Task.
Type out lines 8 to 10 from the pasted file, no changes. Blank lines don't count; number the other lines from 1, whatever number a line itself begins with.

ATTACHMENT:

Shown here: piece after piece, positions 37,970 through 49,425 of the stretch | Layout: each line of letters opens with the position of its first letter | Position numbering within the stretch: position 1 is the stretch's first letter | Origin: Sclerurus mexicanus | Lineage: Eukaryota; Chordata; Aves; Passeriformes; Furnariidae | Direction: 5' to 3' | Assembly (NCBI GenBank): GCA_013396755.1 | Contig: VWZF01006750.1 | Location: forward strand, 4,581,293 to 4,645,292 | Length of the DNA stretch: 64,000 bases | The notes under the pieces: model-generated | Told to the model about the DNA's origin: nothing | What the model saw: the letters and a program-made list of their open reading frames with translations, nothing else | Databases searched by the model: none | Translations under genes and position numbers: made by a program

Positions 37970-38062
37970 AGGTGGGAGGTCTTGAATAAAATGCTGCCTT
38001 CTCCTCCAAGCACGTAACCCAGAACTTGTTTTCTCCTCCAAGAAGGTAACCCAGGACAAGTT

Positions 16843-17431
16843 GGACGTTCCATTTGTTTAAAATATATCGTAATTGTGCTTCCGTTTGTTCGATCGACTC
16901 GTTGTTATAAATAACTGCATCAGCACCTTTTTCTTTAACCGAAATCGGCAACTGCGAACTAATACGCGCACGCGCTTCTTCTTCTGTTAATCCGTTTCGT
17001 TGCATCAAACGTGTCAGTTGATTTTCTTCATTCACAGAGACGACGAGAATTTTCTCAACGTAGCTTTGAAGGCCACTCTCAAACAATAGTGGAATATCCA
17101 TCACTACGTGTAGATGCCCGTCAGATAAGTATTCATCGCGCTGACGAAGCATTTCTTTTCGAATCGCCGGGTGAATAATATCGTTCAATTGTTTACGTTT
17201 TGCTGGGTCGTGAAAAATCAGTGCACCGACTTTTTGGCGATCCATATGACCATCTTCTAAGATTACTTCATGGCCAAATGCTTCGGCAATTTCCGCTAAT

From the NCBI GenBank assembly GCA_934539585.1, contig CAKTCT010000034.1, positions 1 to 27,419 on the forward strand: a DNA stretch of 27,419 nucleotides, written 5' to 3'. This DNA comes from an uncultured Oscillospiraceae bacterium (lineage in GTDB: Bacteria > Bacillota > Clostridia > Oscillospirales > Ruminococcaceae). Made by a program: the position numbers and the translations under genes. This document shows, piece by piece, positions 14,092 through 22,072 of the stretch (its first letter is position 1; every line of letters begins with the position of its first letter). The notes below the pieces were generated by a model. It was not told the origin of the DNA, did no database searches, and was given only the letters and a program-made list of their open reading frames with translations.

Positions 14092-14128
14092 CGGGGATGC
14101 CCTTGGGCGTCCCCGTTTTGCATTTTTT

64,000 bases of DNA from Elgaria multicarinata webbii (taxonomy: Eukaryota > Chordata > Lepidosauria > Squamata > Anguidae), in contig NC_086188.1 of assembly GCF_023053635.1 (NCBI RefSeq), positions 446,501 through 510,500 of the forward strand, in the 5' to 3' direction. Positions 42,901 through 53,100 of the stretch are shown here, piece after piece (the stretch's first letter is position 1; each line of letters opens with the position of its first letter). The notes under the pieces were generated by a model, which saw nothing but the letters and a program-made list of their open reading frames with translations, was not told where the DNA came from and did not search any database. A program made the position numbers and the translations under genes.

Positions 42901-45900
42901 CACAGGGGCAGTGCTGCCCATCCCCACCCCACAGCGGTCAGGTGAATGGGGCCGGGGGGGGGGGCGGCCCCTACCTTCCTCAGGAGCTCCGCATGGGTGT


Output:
17001 TGCATCAAACGTGTCAGTTGATTTTCTTCATTCACAGAGACGACGAGAATTTTCTCAACGTAGCTTTGAAGGCCACTCTCAAACAATAGTGGAATATCCA
17101 TCACTACGTGTAGATGCCCGTCAGATAAGTATTCATCGCGCTGACGAAGCATTTCTTTTCGAATCGCCGGGTGAATAATATCGTTCAATTGTTTACGTTT
17201 TGCTGGGTCGTGAAAAATCAGTGCACCGACTTTTTGGCGATCCATATGACCATCTTCTAAGATTACTTCATGGCCAAATGCTTCGGCAATTTCCGCTAAT